Statistical analysis - Differences in the mean lesion sizes (mm2) among the groups were assessed using the Kruskal-Wallis test. P values of < 0.05 were considered statistically significant. All analyses were performed using SigmaStat software version 3.5.
Physical 3-PACK characterisation - 3-PACK components were easily prepared and their homogeneity and stability were observed over time at different storage temperatures. The antiseptic with 0.5% CHG showed a decrease in volume at 37ºC (probably from alcohol evaporation). Cream viscosity was 147,545.50 ± 4.87 cP. Fig. 1 summarises some of the physicochemical characteristics of the 3-PACK components.
Pentamidine parasite activity - After 72 h of treatment, PMD isethionate (in solution) was active against L. (V.) braziliensis promastigotes, with IC50 values of 0.21 ± 0.1 µM (data not shown). Both 3% and 6% PMD creams were also active against parasites (Fig. 1), while neither 10% SA gel nor 0.5% CHG were active against parasites.
Skin irritation caused by 3-PACK components in healthy skin - No signs of oedema or erythema were observed after one dose of 0.5% CHG, 10% SA gel, and 3% or 6% PMD cream treatment at the evaluated times [Supplementary data (Fig. 2)]. Histologically, any alterations in skin biopsies were registered (data not showed).
Keratolytic effect of 10% SA gel on healthy skin - No signs of irritation/corrosion or redness were observed after topical application of 10% SA gel for seven days. A shedding of the stratum corneum, with no affectation on the other epidermal layers, was observed histologically after 10% SA gel treatment [Supplementary data (Fig. 3)]. In contrast, no changes in external epidermal layers were observed after treatment with vehicles [Supplementary data (Fig. 3)].
3-PACK efficacy on CL-infected mice - Table shows the individual percentage decreases (improvements) in lesion size and parasite loads 15 days after completing treatment. In Group 1 (3-PACK with 3% PMD), a complete healing of CL lesions with an occasional presence of parasites (+/−) was observed in one of four mice (1/4). In contrast, the 3-PACK with 6% PMD treatment (Group 2) induced a complete reduction in three of six mice and a partial reduction in one of six mice, with no parasites observed on smears and biopsies (Table). The 3-PACK treatment without PMD (CHG and SA gel only) and the vehicles were not effective, and CL lesions increased more than 20% in size, with the presence of parasites (+) in smears and biopsies of lesions (Groups 3 and 4, Table). Significant differences (p < 0.05) were found in mice treated with 3-PACK (Groups 1 and 2) compared to the controls (Groups 3 and 4), as shown in Table. Fig. 2 depicts the photographic appearance of lesions during and after 15 days of treatment. Histopathological features after 3-PACK treatment of L. (V.) braziliensis-infected mice are showed in Supplementary data (Fig. 4).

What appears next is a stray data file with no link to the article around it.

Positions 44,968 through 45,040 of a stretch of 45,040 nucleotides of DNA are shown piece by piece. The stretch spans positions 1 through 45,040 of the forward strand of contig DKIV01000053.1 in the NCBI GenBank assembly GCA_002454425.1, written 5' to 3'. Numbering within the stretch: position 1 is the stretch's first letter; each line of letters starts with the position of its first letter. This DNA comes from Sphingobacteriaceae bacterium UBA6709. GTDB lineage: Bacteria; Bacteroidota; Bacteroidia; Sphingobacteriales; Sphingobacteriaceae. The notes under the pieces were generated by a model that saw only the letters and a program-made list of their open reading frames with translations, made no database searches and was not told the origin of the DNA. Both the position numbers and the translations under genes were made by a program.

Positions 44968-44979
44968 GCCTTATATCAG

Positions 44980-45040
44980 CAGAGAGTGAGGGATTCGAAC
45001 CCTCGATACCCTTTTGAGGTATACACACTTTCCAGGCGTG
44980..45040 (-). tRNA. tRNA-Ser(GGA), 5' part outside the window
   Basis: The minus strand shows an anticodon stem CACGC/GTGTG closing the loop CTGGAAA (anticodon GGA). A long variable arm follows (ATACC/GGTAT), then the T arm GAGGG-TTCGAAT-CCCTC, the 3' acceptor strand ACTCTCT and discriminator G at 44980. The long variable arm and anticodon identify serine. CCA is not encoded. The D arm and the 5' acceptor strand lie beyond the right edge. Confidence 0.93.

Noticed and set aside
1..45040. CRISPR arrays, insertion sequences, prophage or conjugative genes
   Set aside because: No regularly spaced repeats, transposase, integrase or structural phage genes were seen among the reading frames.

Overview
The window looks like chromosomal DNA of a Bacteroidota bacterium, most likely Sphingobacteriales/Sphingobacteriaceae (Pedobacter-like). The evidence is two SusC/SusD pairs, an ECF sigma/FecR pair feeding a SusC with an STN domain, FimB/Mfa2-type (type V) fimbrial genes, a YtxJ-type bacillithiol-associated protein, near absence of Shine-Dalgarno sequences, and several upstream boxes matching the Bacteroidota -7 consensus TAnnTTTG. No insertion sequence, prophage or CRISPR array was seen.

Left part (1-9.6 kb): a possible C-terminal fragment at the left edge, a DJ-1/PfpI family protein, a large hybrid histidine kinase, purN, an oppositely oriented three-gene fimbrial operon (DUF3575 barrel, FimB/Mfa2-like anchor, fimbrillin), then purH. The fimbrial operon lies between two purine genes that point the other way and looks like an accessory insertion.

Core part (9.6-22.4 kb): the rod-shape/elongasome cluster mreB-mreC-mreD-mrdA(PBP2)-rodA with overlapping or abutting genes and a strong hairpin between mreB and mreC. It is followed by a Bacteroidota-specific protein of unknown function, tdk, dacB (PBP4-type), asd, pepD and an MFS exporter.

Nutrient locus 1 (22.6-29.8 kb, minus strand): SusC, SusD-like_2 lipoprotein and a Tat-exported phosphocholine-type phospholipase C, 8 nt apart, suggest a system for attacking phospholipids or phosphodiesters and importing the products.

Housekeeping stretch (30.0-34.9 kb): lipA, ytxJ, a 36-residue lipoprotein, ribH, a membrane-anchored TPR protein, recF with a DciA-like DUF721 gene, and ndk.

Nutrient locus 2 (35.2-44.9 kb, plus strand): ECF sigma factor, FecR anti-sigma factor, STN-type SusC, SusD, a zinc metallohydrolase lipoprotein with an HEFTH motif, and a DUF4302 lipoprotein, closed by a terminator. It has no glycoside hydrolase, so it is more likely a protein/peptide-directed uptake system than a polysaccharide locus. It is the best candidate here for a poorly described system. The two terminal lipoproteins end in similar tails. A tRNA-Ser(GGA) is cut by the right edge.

3-PACK irritation (in infected mice) - Irritation at the treatment site (lesions) was evident on treatment day 15. A strong reddening of the lesion and signs of pain (treatment rejection and stress) were observed; grade 3 erythema corresponded to moderate to severe erythema (defined by colour and well-defined area) and grade 0 oedema corresponded to no oedema. Redness continued at a lower intensity until the end of the experiment (Fig. 2). This phenomenon was not evident when 0.5% CHG and 10% SA-gel were used. To confirm our results, a 6% PMD cream formulation was prepared under similar conditions, using PMD isethionate from Sigma-Aldrich, and tested (N = 1 infected mice). Signs of irritation were also observed 15 days after starting treatment, and consequently we decided to stop the treatment five days later (data not shown).
In this work, a three-component (3-PACK) kit and its application protocol were designed. Each component targeted some of the most important CL lesion characteristics, such as bacterial over-infection, thickening of the epidermis (hyperkeratosis), and parasite loads inside dermal macrophages. A logical, sequential application protocol was used, starting with an antiseptic, followed by a keratolytic, and finishing with the topical application of a highly effective in vitro antileishmanial drug. For the antiseptic, a 0.5% CHG alcohol solution was easily prepared, stable at 4-25ºC, and non-irritating. Secondary bacterial infection is a common problem in CL and can worsen the disease by increasing infection time and exacerbating tissue destruction and scarring.(4) Although a relationship between lesion improvement and the simultaneous use of antibiotics with antileishmanial treatment has not been demonstrated,(22) antibiotic treatment before antimonial administration is recommended, especially for NW-CL.(4) Additional studies are recommended to investigate CHG use for chronic or persistent wounds (as in chronic NW-CL) and its convenience compared to other treatments, i.e. neutral soap and tap water, alcohols, and antibiotics.
The use of a keratolytic agent such as SA for this NW-CL experimental model was a strategy to combat some of the epidermal histological changes present with the disease (i.e. acanthosis and hyperkeratosis) in order to increase PMD skin penetration. SA dissolved well in the CMC-hydrogel and was physicochemically stable. Topical applications of SA have been used to remove excessively cornified skin, including corns and calluses, and to treat systemic forms of hyperkeratosis, such as psoriasis and ichthyosis.(11) In this study, 7 days of 10% SA treatment induced a reposition of the stratum corneum with no signs of skin irritation. SA was used independently of the antileishmanial drug in order to facilitate their use protocols. The balance between drug permeation and nontoxic, non-irritating, and non-allergenic effects cannot always be achieved; for example, topical paromomycin in combination with 12% methylbenzethonium chloride (a cationic quaternary ammonium permeant) are related to inflammation and pain.(23)